Once you have removed the batteries and cleaned be sure to check what is the charge on it. Test the batteries using a multi-meter or hydrometer. If the batteries are less than 80% go ahead and charge them. In fact make sure the batteries are fully charges before putting into storage.
At any point it goes below this you need to charge them back. Will come back to this later below. First makes sure you have them charged up fully.
By the way did you know that a 12 V battery when fully charged shows 12.73 V? That’s funny isn’t it?
But, yes its 12.73V when its fully charged. And at 80% it would be 12.5. So, your job is to keep it above 12.5 while in storage.
For a 6V batteries its 6.37 V and at 80% its around 6.25V
When the Battery Goes Bad : While testing If the battery shows 0V that means the battery has gone bad, either due to short circuit of neglected maintenance.
Normally RV battery do last 3-6 years but that depends a lot on how you have charging and keeping them in good condition. Having a bad battery in RV is such a pain when getting back your rig back on road the next season.
When you fully charge the battery and still the voltmeter reads less than 12.7V then that means your battery is undercharging due to sulfation.
Keep these numbers handy when testing the batteries so that you don’t forget. It can be confusing. Do check electrolyte levels in the battery before and after charging.
Make sure the area around battery while charging is properly ventilated. Always charge batteries the right way else you may see a day when the battery wont charge.
Below is the voltage table for you for both 12V and 6V batteries.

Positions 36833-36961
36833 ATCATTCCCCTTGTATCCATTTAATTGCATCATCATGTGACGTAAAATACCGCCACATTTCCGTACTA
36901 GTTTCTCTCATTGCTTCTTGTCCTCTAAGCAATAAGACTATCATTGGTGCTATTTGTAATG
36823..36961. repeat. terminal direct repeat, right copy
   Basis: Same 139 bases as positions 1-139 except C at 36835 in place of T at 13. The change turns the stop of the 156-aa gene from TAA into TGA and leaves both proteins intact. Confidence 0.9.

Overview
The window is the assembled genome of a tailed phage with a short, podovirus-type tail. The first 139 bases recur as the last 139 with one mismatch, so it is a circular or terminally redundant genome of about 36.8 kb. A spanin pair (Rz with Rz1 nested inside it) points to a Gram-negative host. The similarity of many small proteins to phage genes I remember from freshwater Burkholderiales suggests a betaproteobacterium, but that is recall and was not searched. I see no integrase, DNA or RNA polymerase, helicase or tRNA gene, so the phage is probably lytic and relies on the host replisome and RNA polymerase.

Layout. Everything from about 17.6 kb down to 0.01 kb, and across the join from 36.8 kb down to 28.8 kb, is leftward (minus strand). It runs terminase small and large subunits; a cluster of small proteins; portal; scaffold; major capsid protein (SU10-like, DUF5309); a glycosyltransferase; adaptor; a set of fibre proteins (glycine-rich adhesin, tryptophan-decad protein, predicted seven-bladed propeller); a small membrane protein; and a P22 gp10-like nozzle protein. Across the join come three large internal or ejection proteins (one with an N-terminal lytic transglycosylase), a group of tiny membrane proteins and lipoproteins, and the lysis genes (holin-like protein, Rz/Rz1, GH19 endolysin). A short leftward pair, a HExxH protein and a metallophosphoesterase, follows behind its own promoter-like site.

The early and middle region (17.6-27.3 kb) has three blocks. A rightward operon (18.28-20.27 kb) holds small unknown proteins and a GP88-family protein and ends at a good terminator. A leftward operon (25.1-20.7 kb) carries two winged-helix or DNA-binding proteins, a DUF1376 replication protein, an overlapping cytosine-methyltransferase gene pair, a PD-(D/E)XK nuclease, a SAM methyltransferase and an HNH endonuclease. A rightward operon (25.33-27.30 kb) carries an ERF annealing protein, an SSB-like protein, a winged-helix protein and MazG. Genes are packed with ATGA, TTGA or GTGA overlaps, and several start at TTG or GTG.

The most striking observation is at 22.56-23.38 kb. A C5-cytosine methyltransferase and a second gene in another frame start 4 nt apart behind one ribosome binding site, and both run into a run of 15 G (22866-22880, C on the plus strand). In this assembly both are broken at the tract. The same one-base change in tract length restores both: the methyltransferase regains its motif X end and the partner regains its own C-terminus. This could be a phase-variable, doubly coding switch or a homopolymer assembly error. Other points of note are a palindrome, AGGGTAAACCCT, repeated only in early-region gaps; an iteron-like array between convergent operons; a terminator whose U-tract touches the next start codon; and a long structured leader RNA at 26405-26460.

Storing the Battery
You RV Battery is going to stored separately so figure a dry and clean location for this. Figure out a warmer space inside your garage or home to place the batteries securely. If you live in a very cold region then you need to be more careful about this.
Make sure you don’t keep the batteries directly on the concrete floor. It better to keep them on a base made up on cardboard or any other material
You may have heard about batteries getting freeze. It may happen when the temperature goes much below. Here again the how much the batteries is charged has an impact.
A discharged battery has higher chances of freezing then the fully charged one.
A fully charged battery can freeze if the temperature goes below -55 degree or so where as a discharged battery can freeze at -20 degrees. While batteries are in storage there can be discharge and its good thing to check on the batteries while in storage.
While you may hardly need to charge you batteries its better to check on them. Ideally you should check the batteries on monthly basis.
Normally batteries when idle can loose around less than 5% per month and the storage period is longer then charging may be needed.
The automatic discharging is higher in case of high temperatures as compared to low temperatures.
Installing them back
Charging batteries while in storage may not be needed but keep an eye on the voltage levels as per the above table. Once you are ready to start the RVing again its time to check the voltage levels.
After 2-3 months it will definitely be lower than 100%. Thus, get it charged and make sure its charged fully.
Remember the terminals to follow? Yes, you need to connect positive one first and then the negative. You should have the marking on the battery terminal. Usually red is the positive and black is the negative.
Here are your steps in installing the batteries back into your RV.
First make sure all the appliances including lights are off to avoid power draw. When connecting if the negative terminal shows spark, that means the draw is still happening. SO, be careful with this.